Q: Internet security and change of passwords; how often does BBB suggest passwords be changed?
A: Good question and requires serious consideration. When was the last time you reviewed the passwords to your bank or credit card accounts, email or social media accounts? A year ago? Five years ago? Does it matter? Honestly - yes, but there is also such a thing as changing them too often.
Passwords should be changed if they are all the same, if they are too easy to guess, or if they are forgotten or compromised. However, changing your passwords too often isn't a great idea either because they can easily be forgotten. Even the Federal Trade Commission admits that people don't need to change their passwords as often as they think.
BBB is here to tell consumers what makes a good password and why using multiple passwords is important.
Think of your passwords as walls. Think of passwords like a wall between free access to your personal information and the world. If you put up a strong wall, it will be difficult for others to break down. If you put up multiple strong walls for different information, they will be even harder to break down. But if you only put up one weak wall, anyone can break it down.
Don't make your passwords easy to guess. An example of a weak password is one that is easy to guess - information that anyone can find. A strong password has at least twelve characters, mixed with uppercase and lowercase letters, numbers and symbols.
Commonly used passwords are your pet's name, your mother's maiden name, the town you grew up in, your birthday, your anniversary, etc. Surprisingly, the answers to these common passwords can typically be found online. Even if you don't consider yourself an active user of social media or the Internet, your information is out there on one forum or another. Even for passwords that require numbers along with letters, people tend to stick to simple patterns like 0000, 1111, 1234, etc.
Make them creative. Running low on creative ideas for different passwords? Try using song lyrics. Not only is it basically impossible for hackers to guess what song you are using, it's even harder for them to guess which lyrics you're using on top of that.
Use a "passphrase." Instead of using a single word, use a passphrase. Your phrase should be relatively long, around 20 characters, and include random words, numbers and symbols. Use something that you will be able to remember but others could not guess; such as PurpleMilk#367JeepDog$.
Use multiple passwords. Using different passwords for different accounts is also important. While it may be easier to remember one password for every account, it's much easier for hackers to break down one wall rather than multiple walls. If hackers can figure out one password, even if it's to something harmless like your Instagram account, they then know the password to every single account you own. This includes websites where you shop online, banking accounts, health insurance accounts, email accounts - you name it.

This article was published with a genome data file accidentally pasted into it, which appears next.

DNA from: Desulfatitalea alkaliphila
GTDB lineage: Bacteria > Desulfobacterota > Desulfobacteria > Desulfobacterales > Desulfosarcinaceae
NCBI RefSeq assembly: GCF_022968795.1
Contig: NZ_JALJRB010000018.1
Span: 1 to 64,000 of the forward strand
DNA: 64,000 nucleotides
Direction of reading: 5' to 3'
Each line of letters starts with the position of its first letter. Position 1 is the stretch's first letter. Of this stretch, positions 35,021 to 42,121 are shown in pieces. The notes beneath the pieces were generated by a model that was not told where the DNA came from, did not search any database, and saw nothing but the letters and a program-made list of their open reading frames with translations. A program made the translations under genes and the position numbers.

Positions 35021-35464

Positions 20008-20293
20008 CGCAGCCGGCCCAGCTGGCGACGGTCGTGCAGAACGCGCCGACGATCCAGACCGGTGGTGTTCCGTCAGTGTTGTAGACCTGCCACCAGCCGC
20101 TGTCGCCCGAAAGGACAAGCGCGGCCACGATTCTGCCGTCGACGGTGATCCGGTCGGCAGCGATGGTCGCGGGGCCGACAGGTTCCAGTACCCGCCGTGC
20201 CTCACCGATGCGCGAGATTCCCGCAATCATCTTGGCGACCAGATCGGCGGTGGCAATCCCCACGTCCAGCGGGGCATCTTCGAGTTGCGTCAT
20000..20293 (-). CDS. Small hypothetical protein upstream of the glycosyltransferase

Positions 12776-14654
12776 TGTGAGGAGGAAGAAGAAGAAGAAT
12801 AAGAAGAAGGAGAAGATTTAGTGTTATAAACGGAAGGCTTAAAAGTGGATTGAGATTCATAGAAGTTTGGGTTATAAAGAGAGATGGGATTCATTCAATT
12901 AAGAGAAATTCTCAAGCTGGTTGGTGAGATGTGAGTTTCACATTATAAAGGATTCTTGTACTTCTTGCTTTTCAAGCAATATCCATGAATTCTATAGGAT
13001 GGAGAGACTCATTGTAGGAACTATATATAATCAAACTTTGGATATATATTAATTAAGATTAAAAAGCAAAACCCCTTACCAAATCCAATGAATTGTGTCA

Use multi-factor authentication. When it's available and supported by accounts, use two-factor authentication. This requires both your password and an additional piece of information when logging in. The second piece is generally a code sent to your phone, or a random number generated by an app or token. This will protect your account even if your password is compromised.
Consider a password manager. A written list would be best, but if you're worried of losing it, write a list on your phone and label it as something other than 'PASSWORDS'. Keep the list updated, organized and secretive.
Still not convinced? Consider a reputable password manager to store your information. These easy-to-access apps store all your password information and security question answers in case you ever forget. However, don't forget to use a strong password to secure the information within your password manager.
Select security questions only you know the answer to. Many security questions ask for answers to information available in public records or online, like your zip code, mother's maiden name, and birth place. That is information a motivated attacker can easily obtain. Don't use questions with a limited number of responses that attackers can easily guess - like the color of your first car.
If you received notification from a company about a possible breach, it is always best practice to change that password and any similar passwords immediately.
Jim Winsett is president of the Better Business Bureau in Chattanooga